Numerous women I’ve interviewed point out that one needs to seize the moment and be ready for opportunities which don’t necessarily come at the right time. Women seem to hesitate more than men and they often lose interesting opportunities. “Don’t waste time – grab your chances” (Richard Branson). Let’s take the example of Martine Reicherts, former General Director of the Publication Office of the European Union. Martine told me that she never planned her career, but knew how to be “In the right place at the right time”, as she remembers. She started work for the European Commission in 1984 in the fields of research and development, as well as fiscal issues. She spent two years in the Cabinet of the Luxembourgish Commissioner Dondelinger and then joined the Cabinet of his successor, Commissioner Steichen. In 1995, she seized a fantastic opportunity and joined the team of the President of the European Commission, Jacques Santer who then proposed in 1998 that she become the spokesperson of the European Commission. In 2007 she was appointed General Director of the Publications Office in charge of a team of 1400 people and was for some time one of only three women general directors within the European Commission. Her story shows once again how important it is to be open and ready for all opportunities – although it’s vital to remember that we have to create leadership opportunities for ourselves through hard work and sacrifice.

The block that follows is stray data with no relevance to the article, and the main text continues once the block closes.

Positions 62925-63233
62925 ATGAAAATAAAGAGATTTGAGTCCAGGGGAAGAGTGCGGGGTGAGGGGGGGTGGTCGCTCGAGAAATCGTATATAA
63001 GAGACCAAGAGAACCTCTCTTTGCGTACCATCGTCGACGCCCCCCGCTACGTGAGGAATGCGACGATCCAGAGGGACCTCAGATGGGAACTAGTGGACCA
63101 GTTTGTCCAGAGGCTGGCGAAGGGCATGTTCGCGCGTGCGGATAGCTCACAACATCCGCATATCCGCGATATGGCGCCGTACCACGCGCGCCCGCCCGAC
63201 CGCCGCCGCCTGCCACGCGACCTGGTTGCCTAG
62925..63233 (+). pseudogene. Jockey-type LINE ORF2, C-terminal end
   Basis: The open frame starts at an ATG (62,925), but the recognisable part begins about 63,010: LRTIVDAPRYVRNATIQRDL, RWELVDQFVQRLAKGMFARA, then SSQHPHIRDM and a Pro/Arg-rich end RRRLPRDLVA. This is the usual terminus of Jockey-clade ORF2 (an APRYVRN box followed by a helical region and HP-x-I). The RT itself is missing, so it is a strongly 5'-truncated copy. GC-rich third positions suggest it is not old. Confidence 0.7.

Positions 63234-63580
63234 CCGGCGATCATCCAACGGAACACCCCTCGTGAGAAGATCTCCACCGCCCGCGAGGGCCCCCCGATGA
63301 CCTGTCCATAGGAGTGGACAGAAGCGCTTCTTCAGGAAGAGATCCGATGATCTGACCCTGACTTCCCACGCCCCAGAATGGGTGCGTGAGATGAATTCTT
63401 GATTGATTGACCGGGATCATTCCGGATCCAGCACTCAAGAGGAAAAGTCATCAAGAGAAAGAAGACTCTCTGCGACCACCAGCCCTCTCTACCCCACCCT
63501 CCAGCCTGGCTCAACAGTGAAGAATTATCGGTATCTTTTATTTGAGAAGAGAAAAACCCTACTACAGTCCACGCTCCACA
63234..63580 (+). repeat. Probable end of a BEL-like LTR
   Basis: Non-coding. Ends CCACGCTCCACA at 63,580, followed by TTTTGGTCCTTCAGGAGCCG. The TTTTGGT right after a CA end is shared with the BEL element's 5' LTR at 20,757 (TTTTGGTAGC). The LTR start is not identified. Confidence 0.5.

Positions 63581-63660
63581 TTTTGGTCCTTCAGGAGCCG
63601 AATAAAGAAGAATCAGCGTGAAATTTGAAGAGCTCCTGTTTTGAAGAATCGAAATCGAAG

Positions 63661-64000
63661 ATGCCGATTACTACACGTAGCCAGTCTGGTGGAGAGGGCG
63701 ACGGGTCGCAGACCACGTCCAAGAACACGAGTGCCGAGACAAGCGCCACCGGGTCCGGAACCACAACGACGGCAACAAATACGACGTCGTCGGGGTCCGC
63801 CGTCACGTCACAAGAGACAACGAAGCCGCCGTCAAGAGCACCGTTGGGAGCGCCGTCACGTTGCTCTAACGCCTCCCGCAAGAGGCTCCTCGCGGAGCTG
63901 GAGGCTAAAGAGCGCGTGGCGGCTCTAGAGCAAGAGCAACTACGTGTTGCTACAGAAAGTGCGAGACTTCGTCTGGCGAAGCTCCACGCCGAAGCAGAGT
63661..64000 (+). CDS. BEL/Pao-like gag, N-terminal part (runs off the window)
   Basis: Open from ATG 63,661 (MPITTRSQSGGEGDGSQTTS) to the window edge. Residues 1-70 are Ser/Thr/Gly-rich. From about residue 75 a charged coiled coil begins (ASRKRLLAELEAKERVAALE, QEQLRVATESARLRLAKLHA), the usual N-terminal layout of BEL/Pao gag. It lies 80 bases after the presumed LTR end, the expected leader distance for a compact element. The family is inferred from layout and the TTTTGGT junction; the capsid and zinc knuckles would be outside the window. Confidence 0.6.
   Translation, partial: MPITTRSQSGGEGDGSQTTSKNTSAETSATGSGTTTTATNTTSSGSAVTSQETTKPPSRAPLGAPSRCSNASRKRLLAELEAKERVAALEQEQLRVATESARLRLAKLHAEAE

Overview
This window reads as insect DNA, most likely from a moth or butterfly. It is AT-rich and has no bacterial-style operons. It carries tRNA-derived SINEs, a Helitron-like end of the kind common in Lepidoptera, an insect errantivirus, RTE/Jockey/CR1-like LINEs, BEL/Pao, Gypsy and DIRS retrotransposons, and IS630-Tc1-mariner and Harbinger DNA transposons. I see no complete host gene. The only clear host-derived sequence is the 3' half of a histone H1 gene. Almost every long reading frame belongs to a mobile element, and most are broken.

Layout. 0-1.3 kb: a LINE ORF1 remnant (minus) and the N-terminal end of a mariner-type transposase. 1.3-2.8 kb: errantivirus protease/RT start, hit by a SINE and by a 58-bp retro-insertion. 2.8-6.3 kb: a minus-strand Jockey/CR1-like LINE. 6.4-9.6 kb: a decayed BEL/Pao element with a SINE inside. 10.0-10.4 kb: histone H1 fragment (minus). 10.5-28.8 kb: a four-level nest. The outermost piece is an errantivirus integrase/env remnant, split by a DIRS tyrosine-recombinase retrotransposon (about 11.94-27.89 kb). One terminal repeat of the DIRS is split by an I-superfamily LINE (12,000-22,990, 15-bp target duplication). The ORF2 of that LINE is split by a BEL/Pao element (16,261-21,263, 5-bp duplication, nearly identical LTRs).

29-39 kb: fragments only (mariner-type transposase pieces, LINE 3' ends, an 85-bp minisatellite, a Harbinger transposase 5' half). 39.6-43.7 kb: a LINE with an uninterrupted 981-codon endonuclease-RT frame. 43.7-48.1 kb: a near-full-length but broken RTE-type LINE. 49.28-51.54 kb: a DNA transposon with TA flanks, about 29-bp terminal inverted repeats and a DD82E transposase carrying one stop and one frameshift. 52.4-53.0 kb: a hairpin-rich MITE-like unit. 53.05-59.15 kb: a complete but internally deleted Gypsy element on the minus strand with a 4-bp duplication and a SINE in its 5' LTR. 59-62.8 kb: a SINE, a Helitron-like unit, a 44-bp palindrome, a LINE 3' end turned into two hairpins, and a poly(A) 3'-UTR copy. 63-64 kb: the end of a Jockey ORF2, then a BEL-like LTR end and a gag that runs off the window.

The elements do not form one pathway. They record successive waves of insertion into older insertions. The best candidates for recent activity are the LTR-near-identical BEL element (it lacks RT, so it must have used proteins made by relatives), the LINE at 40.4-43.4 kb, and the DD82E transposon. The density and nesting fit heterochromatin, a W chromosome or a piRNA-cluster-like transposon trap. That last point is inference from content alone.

Jack Canfield advises to greet all interactions in your life with the question “What’s the potential opportunity that this is?” This means having a positive approach to every encounter and experience that life brings. Instead of thinking that people are doing things deliberately to hurt you, think instead that the whole world is “plotting to do you good” every day. (How to get from where you are to where you want to be) This will help you to keep a positive and optimistic mentality.
- Work hard & Push yourself
“A woman leader is someone who combines in the best way her sensitivity as a woman and the rationality and pragmatism of a man. Everything can be learned,” states Christiane Wickler, Luxembourg entrepreneur, the woman behind “Luxembourg House” in Luxembourg-city, who started her first company “Pall Center” in 1982 when she was only 22 years old. The company began as a single petrol station and grew over 28 years to become a highly successful business with more than 300 employees and operations in both Luxembourg and Belgium. In Christiane’s opinion “The essential qualities of a leader, either man or woman are – analytical skills, understanding business needs and anticipating them, combining a rational and emotional approach, developing a close connection with the environment around you, developing a taste for risk, and not being afraid of failure while at the same time knowing how to manage it.” Reflecting on her experience and looking at her four children, she believes that one is born a leader, but that if one has the willingness, one can learn to become a leader as well. To do so, you need to work hard, make sacrifices and push yourself physically and mentally away from shyness and self-doubt.